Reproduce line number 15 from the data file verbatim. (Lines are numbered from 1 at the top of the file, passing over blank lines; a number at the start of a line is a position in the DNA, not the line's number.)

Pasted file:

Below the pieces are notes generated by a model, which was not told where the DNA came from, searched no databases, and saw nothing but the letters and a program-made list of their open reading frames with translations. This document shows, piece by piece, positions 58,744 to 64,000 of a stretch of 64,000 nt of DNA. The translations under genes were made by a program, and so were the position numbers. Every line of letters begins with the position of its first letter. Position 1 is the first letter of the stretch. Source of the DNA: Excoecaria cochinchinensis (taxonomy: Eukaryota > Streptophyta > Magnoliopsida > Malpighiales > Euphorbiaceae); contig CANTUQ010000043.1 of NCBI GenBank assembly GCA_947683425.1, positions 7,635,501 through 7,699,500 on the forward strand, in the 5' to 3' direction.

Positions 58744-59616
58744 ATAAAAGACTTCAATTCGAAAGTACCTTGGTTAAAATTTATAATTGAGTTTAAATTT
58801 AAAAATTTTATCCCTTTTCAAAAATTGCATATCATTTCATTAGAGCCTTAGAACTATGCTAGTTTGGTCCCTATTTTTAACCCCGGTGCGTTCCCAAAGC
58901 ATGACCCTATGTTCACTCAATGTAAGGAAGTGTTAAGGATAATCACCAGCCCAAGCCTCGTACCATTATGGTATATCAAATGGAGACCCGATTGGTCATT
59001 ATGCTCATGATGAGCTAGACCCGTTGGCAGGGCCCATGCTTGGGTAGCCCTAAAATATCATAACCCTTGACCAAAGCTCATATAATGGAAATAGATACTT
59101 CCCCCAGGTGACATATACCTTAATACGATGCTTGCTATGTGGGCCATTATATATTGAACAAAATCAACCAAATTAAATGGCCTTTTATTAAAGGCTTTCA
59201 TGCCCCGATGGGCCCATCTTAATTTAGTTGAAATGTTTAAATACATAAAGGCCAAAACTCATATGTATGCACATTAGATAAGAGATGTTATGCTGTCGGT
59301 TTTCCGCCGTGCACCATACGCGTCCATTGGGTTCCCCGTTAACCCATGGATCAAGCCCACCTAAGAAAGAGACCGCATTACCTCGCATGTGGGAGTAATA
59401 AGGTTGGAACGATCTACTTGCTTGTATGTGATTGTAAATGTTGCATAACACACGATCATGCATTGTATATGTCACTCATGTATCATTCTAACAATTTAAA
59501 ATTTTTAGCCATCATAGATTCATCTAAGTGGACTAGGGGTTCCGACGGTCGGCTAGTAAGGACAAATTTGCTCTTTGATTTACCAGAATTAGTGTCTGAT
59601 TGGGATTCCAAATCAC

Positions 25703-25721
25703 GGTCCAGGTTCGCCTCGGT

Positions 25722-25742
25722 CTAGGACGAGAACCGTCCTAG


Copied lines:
Positions 25722-25742